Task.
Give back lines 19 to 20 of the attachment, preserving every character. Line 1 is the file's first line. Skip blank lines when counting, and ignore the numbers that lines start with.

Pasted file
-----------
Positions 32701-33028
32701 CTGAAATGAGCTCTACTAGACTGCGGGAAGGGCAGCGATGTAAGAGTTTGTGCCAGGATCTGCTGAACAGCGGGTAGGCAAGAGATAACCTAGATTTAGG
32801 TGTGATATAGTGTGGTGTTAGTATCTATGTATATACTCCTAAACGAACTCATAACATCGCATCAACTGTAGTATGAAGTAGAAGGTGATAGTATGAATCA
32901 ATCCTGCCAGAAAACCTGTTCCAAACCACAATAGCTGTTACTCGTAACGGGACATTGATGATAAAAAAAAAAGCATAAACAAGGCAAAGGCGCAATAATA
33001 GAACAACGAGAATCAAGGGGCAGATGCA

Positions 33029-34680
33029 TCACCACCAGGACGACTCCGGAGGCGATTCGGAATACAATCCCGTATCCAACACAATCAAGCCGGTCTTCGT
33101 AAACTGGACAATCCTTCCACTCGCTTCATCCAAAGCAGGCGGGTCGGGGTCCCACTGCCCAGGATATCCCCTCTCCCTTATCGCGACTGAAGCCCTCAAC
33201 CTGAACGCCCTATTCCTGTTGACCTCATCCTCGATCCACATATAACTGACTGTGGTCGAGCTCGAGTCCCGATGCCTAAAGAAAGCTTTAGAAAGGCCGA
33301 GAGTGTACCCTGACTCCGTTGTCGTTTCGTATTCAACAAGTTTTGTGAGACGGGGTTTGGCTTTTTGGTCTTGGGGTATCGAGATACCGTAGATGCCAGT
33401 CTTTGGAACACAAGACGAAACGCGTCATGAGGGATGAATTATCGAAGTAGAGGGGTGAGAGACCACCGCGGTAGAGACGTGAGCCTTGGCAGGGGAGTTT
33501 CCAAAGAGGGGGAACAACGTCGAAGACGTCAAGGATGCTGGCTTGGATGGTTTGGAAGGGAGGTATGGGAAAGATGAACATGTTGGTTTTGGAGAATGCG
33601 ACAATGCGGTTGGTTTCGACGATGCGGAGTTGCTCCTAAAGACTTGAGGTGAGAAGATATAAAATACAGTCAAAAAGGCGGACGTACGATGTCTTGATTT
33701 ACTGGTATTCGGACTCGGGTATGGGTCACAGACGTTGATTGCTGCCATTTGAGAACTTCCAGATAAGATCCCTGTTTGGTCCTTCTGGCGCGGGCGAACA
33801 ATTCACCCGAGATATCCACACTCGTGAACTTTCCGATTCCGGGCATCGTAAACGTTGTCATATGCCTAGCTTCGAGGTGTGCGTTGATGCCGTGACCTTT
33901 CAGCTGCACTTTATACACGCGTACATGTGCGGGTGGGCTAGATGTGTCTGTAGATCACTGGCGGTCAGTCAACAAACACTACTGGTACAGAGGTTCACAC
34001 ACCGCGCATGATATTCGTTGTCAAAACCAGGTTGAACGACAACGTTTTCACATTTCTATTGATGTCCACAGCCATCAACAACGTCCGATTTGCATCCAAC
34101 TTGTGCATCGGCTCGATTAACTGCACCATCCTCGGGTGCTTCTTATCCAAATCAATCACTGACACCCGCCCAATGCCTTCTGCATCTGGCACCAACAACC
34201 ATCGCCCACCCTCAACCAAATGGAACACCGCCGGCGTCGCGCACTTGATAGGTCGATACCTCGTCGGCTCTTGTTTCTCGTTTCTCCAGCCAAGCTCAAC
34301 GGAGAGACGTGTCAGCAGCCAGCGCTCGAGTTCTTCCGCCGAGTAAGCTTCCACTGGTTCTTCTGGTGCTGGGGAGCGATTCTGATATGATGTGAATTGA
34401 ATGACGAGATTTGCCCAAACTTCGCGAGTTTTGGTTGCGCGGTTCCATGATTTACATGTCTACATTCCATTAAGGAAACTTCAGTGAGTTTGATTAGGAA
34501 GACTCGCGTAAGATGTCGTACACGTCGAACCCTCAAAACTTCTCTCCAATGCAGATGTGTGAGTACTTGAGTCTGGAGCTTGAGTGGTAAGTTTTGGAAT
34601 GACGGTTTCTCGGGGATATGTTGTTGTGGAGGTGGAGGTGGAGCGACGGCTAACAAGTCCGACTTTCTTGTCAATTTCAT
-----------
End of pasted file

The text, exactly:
34201 ATCGCCCACCCTCAACCAAATGGAACACCGCCGGCGTCGCGCACTTGATAGGTCGATACCTCGTCGGCTCTTGTTTCTCGTTTCTCCAGCCAAGCTCAAC
34301 GGAGAGACGTGTCAGCAGCCAGCGCTCGAGTTCTTCCGCCGAGTAAGCTTCCACTGGTTCTTCTGGTGCTGGGGAGCGATTCTGATATGATGTGAATTGA